I think it’s okay to tell close friends and family. You deserve a support system—people who can be excited for you, and grieve with you if it doesn’t work out. I think the easiest thing to do is not tell anyone you wouldn’t want to explain everything to if the expectant mother chooses to parent or picks a different couple. This way you can save yourself from heartache, as well as respect the privacy of the expectant mom.

Care for Her

One of the main things that drew me to R’s adoptive family was that they cared about me. To them, I wasn’t just some incubator that was holding their child. I was a living, breathing human being with rights and a story that mattered. They cared about how I was feeling, physically and emotionally. They took the time to get to know me. To this day, we are good friends because they took the time before placement to show me that they weren’t just interested in me because I was pregnant. They treated me as an equal and that meant the world to me.

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Because they showed me so much love, I wasn’t worried that they might change their minds and close the adoption on me. Because they spent time with me, I knew what they were like in various situations, and I was more comfortable with my decision to place with them—I knew she would be safe and loved and that she would have lots of fun.

Whenever possible, build a friendship with an expectant mom before delivery. It makes it so much more comfortable and natural to have visits and phone calls after the baby is born if you already know each other well. It’s okay if this isn’t possible though. Sometimes there’s not a lot of time between a match and a placement. As long as you show your love and care, things will work out just fine. You have the rest of your lives to become friends.

Avoid Coercion

This is a hot topic in the adoption conversation. Several of the things I have mentioned above— posting photos without permission, insisting on going to doctor’s appointments, etc.—can put a lot of pressure on an expectant mother, making her feel obligated to place with you. Most people aren’t trying to do this, but it is so, so important to be mindful of the expectant mother’s needs. This is her choice.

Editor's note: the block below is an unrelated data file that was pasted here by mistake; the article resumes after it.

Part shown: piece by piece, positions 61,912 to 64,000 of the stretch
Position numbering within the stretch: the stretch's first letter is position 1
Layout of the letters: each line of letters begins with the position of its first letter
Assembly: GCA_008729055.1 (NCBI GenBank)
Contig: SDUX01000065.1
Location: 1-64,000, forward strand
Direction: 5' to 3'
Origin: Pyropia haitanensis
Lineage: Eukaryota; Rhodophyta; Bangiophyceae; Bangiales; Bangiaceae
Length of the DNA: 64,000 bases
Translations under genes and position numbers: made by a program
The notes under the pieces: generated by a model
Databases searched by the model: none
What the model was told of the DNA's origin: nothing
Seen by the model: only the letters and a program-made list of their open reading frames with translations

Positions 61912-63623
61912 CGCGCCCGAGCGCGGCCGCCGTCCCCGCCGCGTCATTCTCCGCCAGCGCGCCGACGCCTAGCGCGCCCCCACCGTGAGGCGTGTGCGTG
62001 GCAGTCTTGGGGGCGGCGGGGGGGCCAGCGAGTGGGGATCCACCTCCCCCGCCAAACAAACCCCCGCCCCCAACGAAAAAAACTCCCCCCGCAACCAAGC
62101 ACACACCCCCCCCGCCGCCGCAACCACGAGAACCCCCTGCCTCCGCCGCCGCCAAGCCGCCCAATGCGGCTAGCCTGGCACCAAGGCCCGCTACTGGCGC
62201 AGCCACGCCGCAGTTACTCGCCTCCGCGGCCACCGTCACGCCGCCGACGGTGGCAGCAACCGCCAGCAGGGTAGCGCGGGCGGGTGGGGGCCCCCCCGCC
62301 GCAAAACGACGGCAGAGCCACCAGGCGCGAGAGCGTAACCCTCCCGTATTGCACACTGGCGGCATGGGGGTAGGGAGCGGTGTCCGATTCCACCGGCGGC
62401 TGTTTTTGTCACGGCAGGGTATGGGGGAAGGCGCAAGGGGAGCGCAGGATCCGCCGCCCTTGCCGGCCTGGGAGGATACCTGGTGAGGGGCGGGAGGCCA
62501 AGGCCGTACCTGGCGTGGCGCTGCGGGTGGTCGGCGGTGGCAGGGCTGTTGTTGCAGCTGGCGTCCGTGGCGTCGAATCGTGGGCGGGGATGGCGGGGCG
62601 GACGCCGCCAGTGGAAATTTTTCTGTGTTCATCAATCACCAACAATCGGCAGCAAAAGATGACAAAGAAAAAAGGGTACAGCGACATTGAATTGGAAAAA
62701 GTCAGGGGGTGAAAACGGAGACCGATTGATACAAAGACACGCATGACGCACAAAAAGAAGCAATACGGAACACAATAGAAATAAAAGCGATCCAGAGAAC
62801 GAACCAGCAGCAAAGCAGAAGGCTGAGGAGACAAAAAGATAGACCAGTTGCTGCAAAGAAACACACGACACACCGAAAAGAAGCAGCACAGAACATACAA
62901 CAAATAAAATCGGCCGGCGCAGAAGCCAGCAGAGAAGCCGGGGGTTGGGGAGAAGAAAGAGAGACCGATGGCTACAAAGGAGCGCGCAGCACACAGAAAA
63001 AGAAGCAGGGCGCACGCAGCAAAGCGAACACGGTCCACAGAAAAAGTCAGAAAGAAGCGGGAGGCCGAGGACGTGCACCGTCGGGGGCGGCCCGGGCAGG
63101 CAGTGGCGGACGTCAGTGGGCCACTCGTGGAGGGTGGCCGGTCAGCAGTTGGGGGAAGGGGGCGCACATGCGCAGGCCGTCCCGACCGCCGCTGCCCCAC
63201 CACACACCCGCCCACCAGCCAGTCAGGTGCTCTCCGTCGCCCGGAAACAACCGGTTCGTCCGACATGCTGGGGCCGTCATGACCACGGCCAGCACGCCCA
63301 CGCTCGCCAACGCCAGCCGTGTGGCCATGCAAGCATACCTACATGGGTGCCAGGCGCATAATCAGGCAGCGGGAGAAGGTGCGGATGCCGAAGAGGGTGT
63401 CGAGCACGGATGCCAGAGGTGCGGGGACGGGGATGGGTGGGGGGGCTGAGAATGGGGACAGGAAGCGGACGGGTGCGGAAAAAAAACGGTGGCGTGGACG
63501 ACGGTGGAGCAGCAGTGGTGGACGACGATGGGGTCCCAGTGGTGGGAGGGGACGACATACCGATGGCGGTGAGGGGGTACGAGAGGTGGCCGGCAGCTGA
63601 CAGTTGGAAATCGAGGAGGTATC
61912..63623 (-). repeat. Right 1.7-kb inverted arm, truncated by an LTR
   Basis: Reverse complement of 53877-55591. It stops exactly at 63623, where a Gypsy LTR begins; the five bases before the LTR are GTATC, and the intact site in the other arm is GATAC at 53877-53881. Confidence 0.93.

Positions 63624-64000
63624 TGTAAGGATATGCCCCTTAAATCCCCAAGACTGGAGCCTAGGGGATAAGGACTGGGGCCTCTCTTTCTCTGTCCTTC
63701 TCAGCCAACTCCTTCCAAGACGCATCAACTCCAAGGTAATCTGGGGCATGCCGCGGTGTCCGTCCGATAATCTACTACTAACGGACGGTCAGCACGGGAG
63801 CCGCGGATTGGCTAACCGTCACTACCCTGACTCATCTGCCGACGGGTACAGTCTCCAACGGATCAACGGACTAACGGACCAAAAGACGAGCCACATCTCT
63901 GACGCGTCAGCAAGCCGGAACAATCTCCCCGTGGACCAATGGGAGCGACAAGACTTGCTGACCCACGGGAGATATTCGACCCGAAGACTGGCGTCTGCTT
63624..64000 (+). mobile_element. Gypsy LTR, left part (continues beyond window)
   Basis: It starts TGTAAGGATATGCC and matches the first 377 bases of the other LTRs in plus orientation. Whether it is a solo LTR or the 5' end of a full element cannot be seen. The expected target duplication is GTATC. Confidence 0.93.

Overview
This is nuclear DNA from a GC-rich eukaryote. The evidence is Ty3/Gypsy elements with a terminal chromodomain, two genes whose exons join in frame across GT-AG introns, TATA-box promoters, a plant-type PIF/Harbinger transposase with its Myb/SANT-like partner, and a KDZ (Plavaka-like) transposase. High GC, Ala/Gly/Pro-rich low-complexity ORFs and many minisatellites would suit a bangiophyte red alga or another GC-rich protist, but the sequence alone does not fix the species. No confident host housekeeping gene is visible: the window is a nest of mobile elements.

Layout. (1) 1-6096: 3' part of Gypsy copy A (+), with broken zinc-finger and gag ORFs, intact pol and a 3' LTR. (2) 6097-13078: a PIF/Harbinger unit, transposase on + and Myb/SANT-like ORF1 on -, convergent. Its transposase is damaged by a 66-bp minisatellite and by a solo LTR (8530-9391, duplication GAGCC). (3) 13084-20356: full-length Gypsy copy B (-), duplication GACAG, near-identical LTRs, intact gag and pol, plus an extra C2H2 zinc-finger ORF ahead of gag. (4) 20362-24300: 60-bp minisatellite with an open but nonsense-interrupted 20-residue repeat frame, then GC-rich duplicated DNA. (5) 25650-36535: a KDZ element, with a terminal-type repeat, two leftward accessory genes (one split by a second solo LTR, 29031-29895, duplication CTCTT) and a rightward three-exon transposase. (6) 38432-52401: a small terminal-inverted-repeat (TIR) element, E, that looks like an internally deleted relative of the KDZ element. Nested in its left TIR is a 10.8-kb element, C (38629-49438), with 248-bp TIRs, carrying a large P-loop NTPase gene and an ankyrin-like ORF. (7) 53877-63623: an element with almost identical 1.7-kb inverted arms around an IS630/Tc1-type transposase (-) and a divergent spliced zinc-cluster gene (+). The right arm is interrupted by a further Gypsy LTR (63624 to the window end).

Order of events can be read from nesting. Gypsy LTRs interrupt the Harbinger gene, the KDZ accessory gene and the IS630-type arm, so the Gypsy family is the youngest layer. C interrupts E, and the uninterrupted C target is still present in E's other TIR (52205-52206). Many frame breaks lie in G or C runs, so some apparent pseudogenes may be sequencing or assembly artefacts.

Use extreme caution when talking about the baby. A baby is not a toy to be passed around. This child is her child until she says so. The best way you can form a relationship with an expectant mom is to respect that. If you put pressure on her, even if she ends up placing with you, it will damage not only your relationship but her heart. Always keep at the front of your mind, “Is what I’m about to say respectful of this woman and her freedom to choose?

Be Mindful

You are allowed to be excited to adopt and to talk about that with an expectant mom. Be happy, have dreams. Set up a nursery, get ready, feel joy. Just understand that what might be the happiest day of your life might be the worst day of hers.

The day I placed baby R with her parents was so, so painful. I knew that it was the best thing I could do for her in my situation, but it was still an enormous loss for me. I knew I made the right decision when R’s family came into the room, and I could feel that they hurt for me. They understood that their joy was my grief. They honored that. They honor me. And I know that they always will.

As you navigate this time, know that it will be all right. You will make mistakes and say something embarrassing, and that’s okay. It’s going to feel awkward. You won’t always know what to do. Just be yourself—she deserves that. We are all only human after all. It’s going to keep being like this for the rest of your lives, working together and trying to get it right. It’s going to be beautiful and broken, awkward and amazing, wonderful and painful and exciting—welcome to adoption.